s- What did he want to do?" inquired Mrs.
- Why it is so absurd, I am half ashamed to
"Nonsense ! you should have no secrets from
me; I have none from you. What was his
" e wanted to swaddle me!
"To what y'
" Why; to wind an immense quantity of very
broad tape round my limbs. HeI said it was a
faney of his."
" How very absurd ; and yet, I don't like it."
" He has at least for the 'last dozen nights,
just as I was in my robe de nit, and wvas about
to step into my bed, implored me to allow him
to wind this immense roll of broad tape, or nar
row bandages, around my limbs; but what
makes me think it so very mysterious is, that
last night he told me that if I ever broached a
syllable of the subject to even my dearest friend,
he would kill me. He said it was a fancy of
his, and that he never would rest till he had
"Good Heaven !" said Browning, "ho must
have been a vampyre."
" My dear friend," cried Mrs. Sherman, " a
strange-horrible suspicion has come over me
but it is so vague, that I cannot reduce it into
SBut what am I to do!" asked the poor lady,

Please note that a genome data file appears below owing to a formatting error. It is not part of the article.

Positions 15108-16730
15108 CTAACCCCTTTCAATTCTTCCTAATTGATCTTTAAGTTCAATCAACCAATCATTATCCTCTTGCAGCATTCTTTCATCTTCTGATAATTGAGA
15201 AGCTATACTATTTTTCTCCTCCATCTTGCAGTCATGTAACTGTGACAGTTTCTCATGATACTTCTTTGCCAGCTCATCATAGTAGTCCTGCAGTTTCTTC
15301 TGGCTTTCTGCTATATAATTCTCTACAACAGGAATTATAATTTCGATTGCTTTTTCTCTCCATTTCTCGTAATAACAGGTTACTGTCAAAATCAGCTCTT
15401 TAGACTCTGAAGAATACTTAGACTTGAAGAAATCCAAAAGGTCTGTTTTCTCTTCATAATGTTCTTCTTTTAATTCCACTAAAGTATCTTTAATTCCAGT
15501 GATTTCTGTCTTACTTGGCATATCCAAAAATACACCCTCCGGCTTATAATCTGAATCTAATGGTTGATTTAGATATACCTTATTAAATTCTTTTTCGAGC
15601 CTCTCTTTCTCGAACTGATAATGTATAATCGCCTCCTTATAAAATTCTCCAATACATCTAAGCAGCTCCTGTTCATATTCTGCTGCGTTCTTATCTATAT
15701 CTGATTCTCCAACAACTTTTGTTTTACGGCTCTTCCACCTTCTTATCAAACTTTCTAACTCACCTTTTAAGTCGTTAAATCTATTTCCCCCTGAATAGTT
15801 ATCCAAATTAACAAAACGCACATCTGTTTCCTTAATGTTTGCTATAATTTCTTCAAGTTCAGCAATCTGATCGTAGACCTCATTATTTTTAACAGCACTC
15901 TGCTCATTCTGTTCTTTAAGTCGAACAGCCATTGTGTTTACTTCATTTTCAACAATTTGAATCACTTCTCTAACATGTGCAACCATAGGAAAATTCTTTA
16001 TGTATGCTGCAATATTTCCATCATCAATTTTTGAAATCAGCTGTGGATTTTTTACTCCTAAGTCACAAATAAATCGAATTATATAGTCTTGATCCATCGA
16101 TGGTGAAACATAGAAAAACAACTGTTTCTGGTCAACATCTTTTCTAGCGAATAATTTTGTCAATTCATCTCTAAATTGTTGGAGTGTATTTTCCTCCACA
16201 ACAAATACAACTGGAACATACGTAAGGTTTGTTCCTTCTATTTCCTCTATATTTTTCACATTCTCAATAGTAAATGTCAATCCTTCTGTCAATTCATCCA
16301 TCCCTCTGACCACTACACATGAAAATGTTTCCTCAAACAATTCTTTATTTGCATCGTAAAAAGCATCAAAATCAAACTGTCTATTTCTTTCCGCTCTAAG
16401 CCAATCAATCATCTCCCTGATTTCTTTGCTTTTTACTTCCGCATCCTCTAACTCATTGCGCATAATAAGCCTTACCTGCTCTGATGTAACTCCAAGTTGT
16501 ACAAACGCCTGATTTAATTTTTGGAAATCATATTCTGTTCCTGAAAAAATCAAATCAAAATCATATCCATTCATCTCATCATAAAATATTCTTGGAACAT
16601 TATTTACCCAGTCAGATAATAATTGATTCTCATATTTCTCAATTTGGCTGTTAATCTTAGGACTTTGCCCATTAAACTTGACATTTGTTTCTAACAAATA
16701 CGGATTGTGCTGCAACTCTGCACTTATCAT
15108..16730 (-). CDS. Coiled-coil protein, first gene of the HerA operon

in a piteous tone.
"Let me consult Mr. Sherman 3" cried her
"Not for the world," almost shrieked the
wretched woman. " He will kill mec! Oh ! he
looked so horrible last night, I am afraid of him;
all my love is turned into terror, int~o hatred.
Would that I had died ere I !had seen him !" A
flood of~ tears came to her relief.
" After a long consultation it was at length
agreed that Mr. Sherman should be let into the
,secret. The result of his advice was this: In
the first place he placed the very worst construc
tion upon the mysterious request of~ Mr. Rhodea,
- and declared that if his counsel was not followed
he should acquaint the police with the whole af.
- fair; in addition he expressed his conviction
Sthat this strange proceeding was the key to the
mysterious death of his previous wives. It was
- therefore concluded that Mr. and Mrs. Shiermani
a should conceal themselves ini a large closet isi
Mrs. Rhodes bedroom, and watch what toolt
V place, Somewhat excited and relieved Mrs
*Rhodes went to her home, and had scarcely fin.
ished her evening toilett, when her husband re
,turned. H~e had brought a handsome present t
s her, a necklace of pearls, and seemed anxious tc
e efface the recollection of his threatening th~
d night before, and to ingratiate himself in her af
[t " They passed a pleasant evening, and after
Il light supper, Mrs. Rhodes as usual, retired t<